Are Core Values Important in Customer Experience Management?

Just a quick note on the importance of core values in regards to managing the customer experience and improving customer service.  A colleague of mine was talking about the difficulty he was having with different departments in his company.  He mentioned that he felt that most departments weren’t quite clear how they fit into the overall company or what their role truly was.  He also thought that most staff didn’t really know what the company really stood for.

This is a dilemma that is by no means unique.  I started asking him about the core values of the company and he was not aware if they had ever been identified.  If they had, he had no idea.  He thought that would be a good place to start bringing the business together as a more cohesive group.

What are your core values? While you may have many, develop a core list of 10 and make them known to everyone in your organization.  To really be customer focused, make these known to your customers as well.  You will use these core values as guiding principles for business decisions that you make, the way you do business, new business ventures and opportunities, and for hiring and firing decisions.  They will serve you in the forms of customer service and satisfaction, retention, and increased profits.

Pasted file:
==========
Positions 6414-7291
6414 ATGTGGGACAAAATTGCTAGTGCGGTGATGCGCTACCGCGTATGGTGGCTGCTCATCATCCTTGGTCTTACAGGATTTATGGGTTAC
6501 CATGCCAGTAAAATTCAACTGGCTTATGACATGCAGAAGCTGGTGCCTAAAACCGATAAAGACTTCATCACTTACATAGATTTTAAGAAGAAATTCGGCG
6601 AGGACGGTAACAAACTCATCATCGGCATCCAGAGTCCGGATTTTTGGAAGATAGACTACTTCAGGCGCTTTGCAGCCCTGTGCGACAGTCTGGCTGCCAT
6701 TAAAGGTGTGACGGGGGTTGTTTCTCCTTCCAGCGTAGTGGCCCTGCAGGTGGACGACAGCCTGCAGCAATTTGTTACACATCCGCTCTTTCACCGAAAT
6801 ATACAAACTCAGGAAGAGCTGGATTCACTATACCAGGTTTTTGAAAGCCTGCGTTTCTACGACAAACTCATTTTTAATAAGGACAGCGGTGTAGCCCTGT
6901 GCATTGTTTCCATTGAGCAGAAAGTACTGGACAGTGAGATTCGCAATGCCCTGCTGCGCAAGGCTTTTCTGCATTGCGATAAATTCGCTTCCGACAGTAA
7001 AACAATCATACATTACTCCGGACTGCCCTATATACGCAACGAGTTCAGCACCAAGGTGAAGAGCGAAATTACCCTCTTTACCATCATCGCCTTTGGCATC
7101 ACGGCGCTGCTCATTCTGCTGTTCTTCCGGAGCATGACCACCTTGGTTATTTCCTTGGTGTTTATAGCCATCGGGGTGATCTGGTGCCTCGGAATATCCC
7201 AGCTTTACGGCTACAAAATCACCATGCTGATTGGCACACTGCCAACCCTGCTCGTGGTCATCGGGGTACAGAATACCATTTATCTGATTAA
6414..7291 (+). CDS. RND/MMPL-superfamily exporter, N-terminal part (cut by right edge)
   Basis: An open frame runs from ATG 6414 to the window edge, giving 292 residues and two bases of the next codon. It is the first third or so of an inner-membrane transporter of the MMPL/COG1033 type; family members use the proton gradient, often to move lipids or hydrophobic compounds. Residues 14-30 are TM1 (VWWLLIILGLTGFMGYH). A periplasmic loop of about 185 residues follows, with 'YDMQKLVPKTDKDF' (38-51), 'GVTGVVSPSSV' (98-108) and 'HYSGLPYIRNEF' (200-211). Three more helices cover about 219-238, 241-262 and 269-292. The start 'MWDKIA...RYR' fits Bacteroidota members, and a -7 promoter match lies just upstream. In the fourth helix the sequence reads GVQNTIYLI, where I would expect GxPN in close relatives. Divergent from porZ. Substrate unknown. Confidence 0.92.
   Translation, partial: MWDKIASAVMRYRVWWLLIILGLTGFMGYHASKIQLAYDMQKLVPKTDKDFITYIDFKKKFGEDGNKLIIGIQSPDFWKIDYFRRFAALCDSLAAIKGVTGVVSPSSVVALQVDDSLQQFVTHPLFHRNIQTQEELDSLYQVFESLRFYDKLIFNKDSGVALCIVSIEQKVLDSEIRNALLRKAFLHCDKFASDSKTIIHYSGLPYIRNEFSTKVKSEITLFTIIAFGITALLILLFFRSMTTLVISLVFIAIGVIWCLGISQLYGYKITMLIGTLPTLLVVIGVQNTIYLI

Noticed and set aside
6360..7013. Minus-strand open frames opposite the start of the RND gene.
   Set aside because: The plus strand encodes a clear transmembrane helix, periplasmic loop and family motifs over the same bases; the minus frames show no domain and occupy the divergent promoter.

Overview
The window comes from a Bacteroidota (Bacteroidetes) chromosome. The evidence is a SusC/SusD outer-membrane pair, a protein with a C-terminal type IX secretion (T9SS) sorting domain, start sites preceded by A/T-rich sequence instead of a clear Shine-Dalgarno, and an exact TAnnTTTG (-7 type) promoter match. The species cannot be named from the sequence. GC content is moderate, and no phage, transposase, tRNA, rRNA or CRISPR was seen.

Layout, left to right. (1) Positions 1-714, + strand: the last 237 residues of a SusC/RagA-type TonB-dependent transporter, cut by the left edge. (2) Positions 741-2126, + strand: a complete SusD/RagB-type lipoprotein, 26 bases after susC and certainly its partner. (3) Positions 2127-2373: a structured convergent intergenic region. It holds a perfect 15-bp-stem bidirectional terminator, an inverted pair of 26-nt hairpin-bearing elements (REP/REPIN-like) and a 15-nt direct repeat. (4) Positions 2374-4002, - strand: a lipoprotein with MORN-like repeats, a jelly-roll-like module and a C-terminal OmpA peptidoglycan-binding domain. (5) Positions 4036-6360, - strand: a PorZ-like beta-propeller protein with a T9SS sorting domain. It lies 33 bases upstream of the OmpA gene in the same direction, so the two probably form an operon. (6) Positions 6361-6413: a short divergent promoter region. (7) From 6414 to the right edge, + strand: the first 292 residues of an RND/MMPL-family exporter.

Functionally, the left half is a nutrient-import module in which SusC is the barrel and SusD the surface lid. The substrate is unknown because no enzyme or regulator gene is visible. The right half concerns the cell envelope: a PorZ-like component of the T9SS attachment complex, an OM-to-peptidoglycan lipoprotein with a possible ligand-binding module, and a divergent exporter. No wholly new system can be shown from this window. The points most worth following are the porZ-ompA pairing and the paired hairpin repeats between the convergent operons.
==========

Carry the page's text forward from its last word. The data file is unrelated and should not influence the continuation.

In order to be successful and to truly ingrain these core values, they cannot be something that are simply posted on the wall.  They must be upheld consistently across all levels of your organization.  Have you heard the saying “Do as I say, not as I do?”  You must walk the talk here.  Leadership must exemplify these core values for them to be reproduced in your teams.

8 Replies to “Are Core Values Important in Customer Experience Management?”

  1. Glad you commented Dinesh.

    I believe your second point is the most important. The core values must be the DNA of the company and therefore will be exemplified at every level, not just a “wish list” or for “customer showcase.” In order for them to even be defined as a core value, they must be one of the strong holds of the business.

    Thanks for stopping by 😀

  2. Hi Kristina.!

    Indeed a nice direction to interlink core values to customer experience mgmt… 🙂

    Few thoughts from me…

    1. Core value in the organization should not end just with a bullet point & displayed. Mgmt should compose a detailed each core value’s perception, significance & interpretation to the business. It would help each one & new person in the organization to grasp better

    2. Mgmt should fully believe these core values are not defined only for customer showcase. They should ensure Core values should first get exhibited within the employees & departments (I could say internal customers..!!!) .. If so logically the real customers could experience in their business relations.

    3. Business performance should be driven by core values and the Core Values should drive the Business Performance (If not we are in wrong way 🙁


    Dinesh Kalirajan says:
  3. Kristina,